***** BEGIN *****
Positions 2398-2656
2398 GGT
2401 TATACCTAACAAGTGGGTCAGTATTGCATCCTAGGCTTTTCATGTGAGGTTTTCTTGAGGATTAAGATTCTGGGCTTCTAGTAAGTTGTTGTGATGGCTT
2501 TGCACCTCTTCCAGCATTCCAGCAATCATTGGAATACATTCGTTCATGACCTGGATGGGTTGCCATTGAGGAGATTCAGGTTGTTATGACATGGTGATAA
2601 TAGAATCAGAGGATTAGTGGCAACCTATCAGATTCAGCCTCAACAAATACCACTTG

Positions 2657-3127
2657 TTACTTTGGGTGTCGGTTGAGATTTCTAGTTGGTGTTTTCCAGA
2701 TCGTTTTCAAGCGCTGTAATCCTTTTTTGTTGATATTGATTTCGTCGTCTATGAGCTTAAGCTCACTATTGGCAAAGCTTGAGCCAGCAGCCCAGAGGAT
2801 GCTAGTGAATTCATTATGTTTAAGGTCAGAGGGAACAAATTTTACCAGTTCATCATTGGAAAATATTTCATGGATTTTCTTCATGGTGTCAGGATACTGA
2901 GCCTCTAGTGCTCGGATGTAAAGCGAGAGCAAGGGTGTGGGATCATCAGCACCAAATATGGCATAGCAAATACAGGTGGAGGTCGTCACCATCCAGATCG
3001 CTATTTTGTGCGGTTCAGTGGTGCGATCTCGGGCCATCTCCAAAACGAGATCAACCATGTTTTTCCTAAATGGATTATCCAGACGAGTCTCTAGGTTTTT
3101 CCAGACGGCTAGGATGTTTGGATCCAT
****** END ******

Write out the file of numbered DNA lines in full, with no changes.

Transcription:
Positions 2398-2656
2398 GGT
2401 TATACCTAACAAGTGGGTCAGTATTGCATCCTAGGCTTTTCATGTGAGGTTTTCTTGAGGATTAAGATTCTGGGCTTCTAGTAAGTTGTTGTGATGGCTT
2501 TGCACCTCTTCCAGCATTCCAGCAATCATTGGAATACATTCGTTCATGACCTGGATGGGTTGCCATTGAGGAGATTCAGGTTGTTATGACATGGTGATAA
2601 TAGAATCAGAGGATTAGTGGCAACCTATCAGATTCAGCCTCAACAAATACCACTTG

Positions 2657-3127
2657 TTACTTTGGGTGTCGGTTGAGATTTCTAGTTGGTGTTTTCCAGA
2701 TCGTTTTCAAGCGCTGTAATCCTTTTTTGTTGATATTGATTTCGTCGTCTATGAGCTTAAGCTCACTATTGGCAAAGCTTGAGCCAGCAGCCCAGAGGAT
2801 GCTAGTGAATTCATTATGTTTAAGGTCAGAGGGAACAAATTTTACCAGTTCATCATTGGAAAATATTTCATGGATTTTCTTCATGGTGTCAGGATACTGA
2901 GCCTCTAGTGCTCGGATGTAAAGCGAGAGCAAGGGTGTGGGATCATCAGCACCAAATATGGCATAGCAAATACAGGTGGAGGTCGTCACCATCCAGATCG
3001 CTATTTTGTGCGGTTCAGTGGTGCGATCTCGGGCCATCTCCAAAACGAGATCAACCATGTTTTTCCTAAATGGATTATCCAGACGAGTCTCTAGGTTTTT
3101 CCAGACGGCTAGGATGTTTGGATCCAT